On the decimated high streets of the UK, travel agents are rising like a phoenix from the flames.
To investigate why these once forgotten institutes are now gaining in popularity, I visited the new Trailfinders store in Kent, UK.
Once a major commercial centre, Tunbridge Wells town center is now filled with boarded up shops. Even before the pandemicbig brands were evacuating the mall as shoppers increasingly went online.
So how is it that a physical travel agent, seemingly old-fashioned in the age of online booking, is now opening up? store?
I spoke to director of marketing Nikki Davies to find out.
Travel agents are seeing record bookings after the pandemic
Instead of slowing down during the COVID-19 pandemic, the Trailfinders hit the mark gas.
In 2020, new stores opened in Winchester and Solihull, followed by York and Cheltenham in 2021. In September another will open in Southampton bringing its United Kingdom store counts to 44.
This gamble seems to have paid off.
“We had a record year in 2019 and we are currently surpassing it,” says Nikki.
“Basically, it’s back to much higher demand than it was before the pandemic.”
they are now recruitment 100 new consultants to meet demand.
After years of lockdowns and canceled plans, people are eager to travel again. But the complex COVID-19 restrictions, the chaos at airports caused by staff shortages and strikesand general uncertainty have hit consumer confidence.
“We’re seeing a lot of people who weren’t used to booking through tour operatorsNikki explains.
“They want the safety net – they burned their fingers before, because a lot of people didn’t get refunds during the pandemic… whereas we gave refunds within 24 hours.”
Although travel agents suffered along with the rest of the sightseeing industry during the pandemic, the chaotic consequences have played in its favor.
“I think our reputation has improved because of the pandemic and so the business is absolutely insane right now, and there’s no end in sight,” adds Nikki.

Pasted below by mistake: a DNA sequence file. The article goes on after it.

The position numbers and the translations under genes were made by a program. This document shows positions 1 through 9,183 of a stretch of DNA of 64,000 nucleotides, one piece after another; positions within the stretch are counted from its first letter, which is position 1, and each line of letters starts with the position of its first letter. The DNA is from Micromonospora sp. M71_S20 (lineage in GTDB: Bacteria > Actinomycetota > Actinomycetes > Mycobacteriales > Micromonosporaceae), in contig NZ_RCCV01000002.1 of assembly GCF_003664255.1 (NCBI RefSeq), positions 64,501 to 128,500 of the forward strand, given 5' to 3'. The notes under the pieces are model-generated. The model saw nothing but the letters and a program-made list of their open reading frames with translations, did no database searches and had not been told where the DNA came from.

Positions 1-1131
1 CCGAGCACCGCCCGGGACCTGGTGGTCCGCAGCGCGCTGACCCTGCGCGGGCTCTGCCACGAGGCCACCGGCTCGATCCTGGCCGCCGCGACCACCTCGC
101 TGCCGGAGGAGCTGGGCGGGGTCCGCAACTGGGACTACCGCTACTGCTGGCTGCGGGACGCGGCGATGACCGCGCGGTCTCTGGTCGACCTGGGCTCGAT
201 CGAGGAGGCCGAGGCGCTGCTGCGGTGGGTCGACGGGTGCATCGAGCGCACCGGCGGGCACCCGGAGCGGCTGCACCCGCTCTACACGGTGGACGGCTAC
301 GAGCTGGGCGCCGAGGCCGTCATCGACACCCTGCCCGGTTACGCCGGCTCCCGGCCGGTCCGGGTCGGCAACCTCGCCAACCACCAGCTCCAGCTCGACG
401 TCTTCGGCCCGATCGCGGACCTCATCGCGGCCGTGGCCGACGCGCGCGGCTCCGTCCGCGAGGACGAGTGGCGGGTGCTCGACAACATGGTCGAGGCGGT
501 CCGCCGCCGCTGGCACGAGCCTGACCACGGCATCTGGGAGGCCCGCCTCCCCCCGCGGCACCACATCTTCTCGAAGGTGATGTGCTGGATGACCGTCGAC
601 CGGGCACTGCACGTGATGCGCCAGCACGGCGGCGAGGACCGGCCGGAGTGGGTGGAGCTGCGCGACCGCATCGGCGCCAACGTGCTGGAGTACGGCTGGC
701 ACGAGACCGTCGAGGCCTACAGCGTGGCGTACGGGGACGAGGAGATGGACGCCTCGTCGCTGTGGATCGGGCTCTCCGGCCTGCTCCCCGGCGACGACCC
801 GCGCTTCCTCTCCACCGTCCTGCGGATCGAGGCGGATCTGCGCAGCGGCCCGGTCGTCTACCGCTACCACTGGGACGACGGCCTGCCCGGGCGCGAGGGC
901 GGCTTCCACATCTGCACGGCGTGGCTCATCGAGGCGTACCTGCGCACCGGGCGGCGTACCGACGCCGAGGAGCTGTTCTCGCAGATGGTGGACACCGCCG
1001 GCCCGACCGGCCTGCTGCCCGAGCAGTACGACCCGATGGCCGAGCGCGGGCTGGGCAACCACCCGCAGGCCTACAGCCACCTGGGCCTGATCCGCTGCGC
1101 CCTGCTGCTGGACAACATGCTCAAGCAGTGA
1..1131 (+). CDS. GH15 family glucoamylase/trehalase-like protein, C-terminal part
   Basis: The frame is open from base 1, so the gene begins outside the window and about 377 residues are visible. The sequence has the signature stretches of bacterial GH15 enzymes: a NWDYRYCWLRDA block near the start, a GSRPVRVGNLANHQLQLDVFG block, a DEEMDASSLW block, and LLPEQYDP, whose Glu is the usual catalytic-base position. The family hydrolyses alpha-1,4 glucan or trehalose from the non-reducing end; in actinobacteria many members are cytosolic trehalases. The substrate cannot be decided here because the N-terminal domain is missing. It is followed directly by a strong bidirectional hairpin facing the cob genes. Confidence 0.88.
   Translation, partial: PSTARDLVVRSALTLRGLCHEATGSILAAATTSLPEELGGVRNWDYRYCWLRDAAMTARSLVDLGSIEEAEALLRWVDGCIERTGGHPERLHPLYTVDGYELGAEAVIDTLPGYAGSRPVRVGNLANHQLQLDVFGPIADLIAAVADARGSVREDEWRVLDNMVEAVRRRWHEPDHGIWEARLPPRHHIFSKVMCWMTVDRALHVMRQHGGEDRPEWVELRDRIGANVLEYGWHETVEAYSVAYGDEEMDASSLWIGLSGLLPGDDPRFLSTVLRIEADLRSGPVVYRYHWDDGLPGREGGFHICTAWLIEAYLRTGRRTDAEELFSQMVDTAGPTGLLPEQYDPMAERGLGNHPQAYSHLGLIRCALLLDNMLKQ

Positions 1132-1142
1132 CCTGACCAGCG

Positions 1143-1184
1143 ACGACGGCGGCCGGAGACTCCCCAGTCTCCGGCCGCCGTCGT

The rise of travel agencies is not exclusive to Trailfinders
Flight Center UK has also welcomed a large number of first-time customers after the initial chaos of the pandemic, according to General Manager Liz Mathews.
“I think there is a lot of nervousness and a real appetite to have a person that people can trust with their important to travel plans,” she says.
Unlike Trailfinders, Flight Center has drastically reduced its number of stores. Before the pandemic, the company had planned to reduce its network by 50 to 60 percent. However, only 20 percent of stores have reopened.
Instead, the company is focusing on home workers that can answer calls without being tied to any particular location.
Having a dedicated travel agent on speed dial has proven invaluable to clients booking vacations when the Travel industry he wasn’t ready to recover.
Travel agents act as a buffer between consumers and providers.
As airlines struggle to deal with the sheer volume of questions and complaints following a barrage of strikes and cancellationstravel agents can filter and disseminate information to their clients.
Having a personal advisor backed by existing relationships with airlines and airports “really show value when things go wrong,” says Liz.
“We want to make it easy for customers to simply enjoy traveling instead of being stressed about.”
This is good news for airlines and airports too, as it gives their overloaded customer service teams.